It’s all too easy, particularly right now, to look down on small-town Republican America. But it’s important to remember that, just as forgotten English pensioners grow misty-eyed at any mention of ration books, isolationist Americans are motivated by their own powerful mythologies too. And The Burnt Part Boys, Mariana Elder, Chris Miller and Nathan Tysen’s folksy new musical about young hillbillies in a rural West Virginia mining town, paints about as appealing a picture of conservative America as you can comfortable with. Matthew Iliffe’s production – the piece’s European premiere – in the Park Theatre’s 90-seat studio is imaginatively staged and entirely absorbing.
In 1962, US forces were becoming heavily involved in Vietnam, JFK was hyping up the space race at Rice University, and the Civil Rights movement was changing the face of the world’s most powerful country. In Pickaway, West Virginia, though, none of that matters. All that matters is the legacy of a group of men killed in a mining tragedy ten years ago; a group of men still buried in a collapsed shaft known as the ‘Burnt Part’.
Over an hour and a half, through a soul-stirring medley of country, folk and bluegrass, Elder, Miller and Tysen tell the story of Pete (Joseph Peacock) and Jake (Chris Jenkins), two brothers whose father died in the Burnt Part. Jake, the elder of the two, has been forced to give up hopes of college in order to support his family by working down the mines. Pete, a bright-eyed high-schooler, dreams of nothing but John Wayne in The Alamo. When Jake’s mining company decides to renege on their word and reopen the Burnt Part, Pete is just as determined to protect the grave of his father as Jake is to prevent him from doing so.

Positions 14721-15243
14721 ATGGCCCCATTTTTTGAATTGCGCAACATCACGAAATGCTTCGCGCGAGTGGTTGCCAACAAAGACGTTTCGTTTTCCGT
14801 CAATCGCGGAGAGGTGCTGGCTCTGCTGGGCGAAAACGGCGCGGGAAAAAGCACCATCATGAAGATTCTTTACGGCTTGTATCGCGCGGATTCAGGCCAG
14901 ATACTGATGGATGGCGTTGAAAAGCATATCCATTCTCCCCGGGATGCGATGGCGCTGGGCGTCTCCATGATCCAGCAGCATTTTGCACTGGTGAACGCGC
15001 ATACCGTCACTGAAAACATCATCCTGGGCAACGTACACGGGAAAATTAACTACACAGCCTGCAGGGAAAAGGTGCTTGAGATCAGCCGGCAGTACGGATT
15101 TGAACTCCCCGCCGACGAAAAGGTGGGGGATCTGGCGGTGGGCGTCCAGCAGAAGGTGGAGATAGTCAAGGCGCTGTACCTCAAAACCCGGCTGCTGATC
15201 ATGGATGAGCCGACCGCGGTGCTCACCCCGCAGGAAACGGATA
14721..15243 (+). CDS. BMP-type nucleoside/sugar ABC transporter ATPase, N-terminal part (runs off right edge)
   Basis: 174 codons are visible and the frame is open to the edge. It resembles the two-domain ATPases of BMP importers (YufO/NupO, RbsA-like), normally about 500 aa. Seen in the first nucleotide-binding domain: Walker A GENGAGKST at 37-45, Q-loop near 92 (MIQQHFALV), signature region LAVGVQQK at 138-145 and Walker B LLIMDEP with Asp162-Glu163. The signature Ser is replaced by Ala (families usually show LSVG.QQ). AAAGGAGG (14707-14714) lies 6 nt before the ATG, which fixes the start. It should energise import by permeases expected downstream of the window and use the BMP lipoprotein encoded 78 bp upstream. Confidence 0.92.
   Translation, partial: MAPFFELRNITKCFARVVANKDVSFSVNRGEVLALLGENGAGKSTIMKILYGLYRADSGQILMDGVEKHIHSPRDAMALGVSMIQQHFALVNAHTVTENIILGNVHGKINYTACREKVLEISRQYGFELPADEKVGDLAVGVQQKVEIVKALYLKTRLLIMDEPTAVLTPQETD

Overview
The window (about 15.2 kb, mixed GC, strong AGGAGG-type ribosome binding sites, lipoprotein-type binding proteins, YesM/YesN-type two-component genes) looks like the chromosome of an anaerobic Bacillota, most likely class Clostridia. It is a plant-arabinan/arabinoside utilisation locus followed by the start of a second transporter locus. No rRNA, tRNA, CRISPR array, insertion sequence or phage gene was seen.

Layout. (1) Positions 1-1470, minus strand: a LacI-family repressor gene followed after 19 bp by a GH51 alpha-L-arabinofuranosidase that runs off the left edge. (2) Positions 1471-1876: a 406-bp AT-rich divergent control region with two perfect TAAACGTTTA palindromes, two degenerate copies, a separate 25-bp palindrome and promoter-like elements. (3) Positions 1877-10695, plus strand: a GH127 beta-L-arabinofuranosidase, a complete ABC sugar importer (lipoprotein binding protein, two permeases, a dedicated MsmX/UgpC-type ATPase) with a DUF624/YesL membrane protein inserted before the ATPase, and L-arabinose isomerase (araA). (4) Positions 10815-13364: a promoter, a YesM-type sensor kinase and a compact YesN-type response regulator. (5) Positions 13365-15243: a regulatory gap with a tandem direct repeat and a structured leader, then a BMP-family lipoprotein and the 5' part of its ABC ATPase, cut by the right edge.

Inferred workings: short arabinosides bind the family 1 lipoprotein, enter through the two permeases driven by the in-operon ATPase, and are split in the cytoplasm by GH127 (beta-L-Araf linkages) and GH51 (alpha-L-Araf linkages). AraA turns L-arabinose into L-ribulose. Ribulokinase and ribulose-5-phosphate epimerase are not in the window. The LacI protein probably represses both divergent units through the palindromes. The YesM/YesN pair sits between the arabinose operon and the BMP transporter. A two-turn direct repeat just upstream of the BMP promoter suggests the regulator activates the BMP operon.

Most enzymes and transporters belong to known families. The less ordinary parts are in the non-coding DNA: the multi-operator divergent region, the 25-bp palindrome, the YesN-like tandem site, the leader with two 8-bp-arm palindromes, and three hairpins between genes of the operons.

What follows is a recognisable American story: brother clashing with brother, against a backdrop of heavy, family-oriented emotion and an evocative score of slide guitar and snare drum. Part Enid Blyton story (if Enid Blyton had been writing about rural West Virginia), part corny coming-of-age Hollywood drama (there’s distinct shades of Stand By Me and The Breakfast Club), The Burnt Park Boys is a heady cocktail of adolescence, adventure and yodelling that Hank Williams would be proud of.
Iliffe’s production, staged in the round, serves it well with an intelligent design and some inventive direction. Peacock is an admirable Pete, capturing an earnest naivety that contrasts well with the world-weariness of Jenkins’ strapping, able-bodied Jake. Ryan Heenan is tidy as Pete’s timorous, ‘marshmallow’ friend, the Samwise to Pete’s Frodo. David Leopold is Jake’s oafish but ultimately loveable buddy Chet. There’s good work too from Grace Osborn as Frances, a troubled schoolgirl gone feral, and David Haydn, who multi-roles entertainingly as the ghosts of a variety of classic Southern heroes, Sam Houston, Davy Crockett and James Bowie among them.
Rachel Wingate’s sparse set is cloaked in a thick, smoky haze. Although this pea-souper is far too heavy, it’s still just about possible to make out the cast working hard to create fences, bridges, rivers and mountains from just four chairs and a few lengths of rope. All is softly lit by Charlie Morgan Jones, and with Nick Barstow’s five-piece band churning out Chris Miller’s score stylishly from the corner, one can almost see John Denver’s country roads waiting to take him home.
True, the cast probably aren’t as vocally polished as they could be, but this imperfection lends most numbers a rugged charm that adds to the atmosphere, rather than detracting from it. This is particularly the case in ‘Family Tree’ and ‘I Made That’, two swinging, harmonized paeans to the simple life that are almost evocative enough to make you buy a plane ticket to Charleston. Nope, the production’s main problem is that it’s just too big a musical for such a small space. With a cast of ten and only a few square metres to work in, Iliffe’s production often feels cluttered, and sightlines are frequently impeded.
The Burnt Part Boys is the first musical ever staged in Park90, and although it is hindered somewhat by its own ambition, it also offers an unexpectedly moving window onto a gentler, more innocent America than the one we know and fear today.
The Burnt Part Boys is on until 3rd September 2016. Click here for more information.